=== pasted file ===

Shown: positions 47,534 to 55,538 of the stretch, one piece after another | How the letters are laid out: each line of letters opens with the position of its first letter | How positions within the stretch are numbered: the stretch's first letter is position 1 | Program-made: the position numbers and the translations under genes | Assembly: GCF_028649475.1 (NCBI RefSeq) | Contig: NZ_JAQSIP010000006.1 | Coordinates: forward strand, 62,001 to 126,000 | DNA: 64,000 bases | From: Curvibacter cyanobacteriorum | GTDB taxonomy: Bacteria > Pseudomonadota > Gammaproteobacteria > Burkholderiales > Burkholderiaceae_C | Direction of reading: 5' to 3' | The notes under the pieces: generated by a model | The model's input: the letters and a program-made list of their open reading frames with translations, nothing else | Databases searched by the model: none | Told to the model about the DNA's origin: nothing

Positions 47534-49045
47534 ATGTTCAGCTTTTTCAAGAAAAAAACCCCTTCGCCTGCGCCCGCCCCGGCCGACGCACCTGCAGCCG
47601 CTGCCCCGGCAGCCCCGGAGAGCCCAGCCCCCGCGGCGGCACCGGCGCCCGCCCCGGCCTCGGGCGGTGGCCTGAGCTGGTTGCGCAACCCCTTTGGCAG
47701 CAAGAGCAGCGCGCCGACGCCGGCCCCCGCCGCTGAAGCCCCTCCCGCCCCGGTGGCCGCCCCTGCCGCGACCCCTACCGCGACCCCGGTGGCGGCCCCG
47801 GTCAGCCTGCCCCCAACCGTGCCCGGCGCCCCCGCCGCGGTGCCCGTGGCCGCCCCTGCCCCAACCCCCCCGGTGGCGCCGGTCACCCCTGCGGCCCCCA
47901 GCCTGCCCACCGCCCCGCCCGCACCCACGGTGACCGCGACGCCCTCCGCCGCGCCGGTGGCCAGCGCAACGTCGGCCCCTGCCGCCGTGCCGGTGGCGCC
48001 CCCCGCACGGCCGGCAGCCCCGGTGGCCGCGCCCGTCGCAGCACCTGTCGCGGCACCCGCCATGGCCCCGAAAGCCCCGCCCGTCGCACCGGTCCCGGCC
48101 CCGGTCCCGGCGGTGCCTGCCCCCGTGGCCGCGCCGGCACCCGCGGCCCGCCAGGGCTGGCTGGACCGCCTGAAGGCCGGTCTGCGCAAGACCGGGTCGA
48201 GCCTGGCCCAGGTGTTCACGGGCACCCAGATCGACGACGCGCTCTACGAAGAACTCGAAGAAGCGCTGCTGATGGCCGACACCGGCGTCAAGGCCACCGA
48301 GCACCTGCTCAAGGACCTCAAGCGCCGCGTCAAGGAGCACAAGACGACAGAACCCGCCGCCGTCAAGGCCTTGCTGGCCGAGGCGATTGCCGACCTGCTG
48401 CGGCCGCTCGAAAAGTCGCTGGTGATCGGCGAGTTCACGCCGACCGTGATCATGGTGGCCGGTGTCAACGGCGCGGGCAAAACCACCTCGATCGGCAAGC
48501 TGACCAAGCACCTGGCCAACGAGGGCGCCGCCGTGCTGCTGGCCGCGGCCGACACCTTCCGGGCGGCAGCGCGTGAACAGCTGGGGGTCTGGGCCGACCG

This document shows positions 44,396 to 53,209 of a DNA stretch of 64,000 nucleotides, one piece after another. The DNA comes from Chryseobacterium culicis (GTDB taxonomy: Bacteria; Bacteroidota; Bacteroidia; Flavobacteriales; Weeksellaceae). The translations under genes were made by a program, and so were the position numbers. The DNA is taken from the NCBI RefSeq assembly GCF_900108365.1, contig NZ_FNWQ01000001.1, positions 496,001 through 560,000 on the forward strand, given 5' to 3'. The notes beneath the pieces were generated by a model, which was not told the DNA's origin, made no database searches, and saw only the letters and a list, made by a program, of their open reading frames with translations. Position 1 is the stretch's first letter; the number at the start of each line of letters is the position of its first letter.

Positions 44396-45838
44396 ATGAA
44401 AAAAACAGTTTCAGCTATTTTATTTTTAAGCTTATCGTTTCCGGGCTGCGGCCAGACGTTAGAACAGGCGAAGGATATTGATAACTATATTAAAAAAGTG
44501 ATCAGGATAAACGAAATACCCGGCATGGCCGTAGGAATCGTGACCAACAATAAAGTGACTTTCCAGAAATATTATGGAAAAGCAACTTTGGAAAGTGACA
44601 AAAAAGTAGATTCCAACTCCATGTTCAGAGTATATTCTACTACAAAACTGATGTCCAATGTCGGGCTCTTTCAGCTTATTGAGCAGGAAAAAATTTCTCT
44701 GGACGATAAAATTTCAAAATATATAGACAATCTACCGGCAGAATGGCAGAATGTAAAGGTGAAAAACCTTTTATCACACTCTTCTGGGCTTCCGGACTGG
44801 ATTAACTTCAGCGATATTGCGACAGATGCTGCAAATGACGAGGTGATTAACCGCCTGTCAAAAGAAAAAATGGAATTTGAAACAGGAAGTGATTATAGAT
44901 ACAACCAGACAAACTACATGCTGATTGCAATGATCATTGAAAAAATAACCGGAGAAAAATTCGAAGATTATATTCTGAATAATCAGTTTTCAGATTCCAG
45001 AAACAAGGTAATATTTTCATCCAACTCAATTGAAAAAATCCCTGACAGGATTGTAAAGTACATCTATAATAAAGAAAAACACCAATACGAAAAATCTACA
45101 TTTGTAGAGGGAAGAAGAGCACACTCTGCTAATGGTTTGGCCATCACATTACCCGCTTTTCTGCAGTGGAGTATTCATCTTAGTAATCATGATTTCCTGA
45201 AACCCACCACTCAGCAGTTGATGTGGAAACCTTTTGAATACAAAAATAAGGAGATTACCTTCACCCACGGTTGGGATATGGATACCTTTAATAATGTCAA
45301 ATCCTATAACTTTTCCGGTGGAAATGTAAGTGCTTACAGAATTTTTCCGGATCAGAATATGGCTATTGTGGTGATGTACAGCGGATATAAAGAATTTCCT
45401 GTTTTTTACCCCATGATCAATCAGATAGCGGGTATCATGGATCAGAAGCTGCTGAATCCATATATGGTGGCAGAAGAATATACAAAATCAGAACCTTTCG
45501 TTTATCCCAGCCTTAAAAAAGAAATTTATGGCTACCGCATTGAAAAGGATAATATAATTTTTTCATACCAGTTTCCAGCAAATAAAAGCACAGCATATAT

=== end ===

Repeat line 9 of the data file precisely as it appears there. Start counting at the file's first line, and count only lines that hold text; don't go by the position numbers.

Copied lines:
48101 CCGGTCCCGGCGGTGCCTGCCCCCGTGGCCGCGCCGGCACCCGCGGCCCGCCAGGGCTGGCTGGACCGCCTGAAGGCCGGTCTGCGCAAGACCGGGTCGA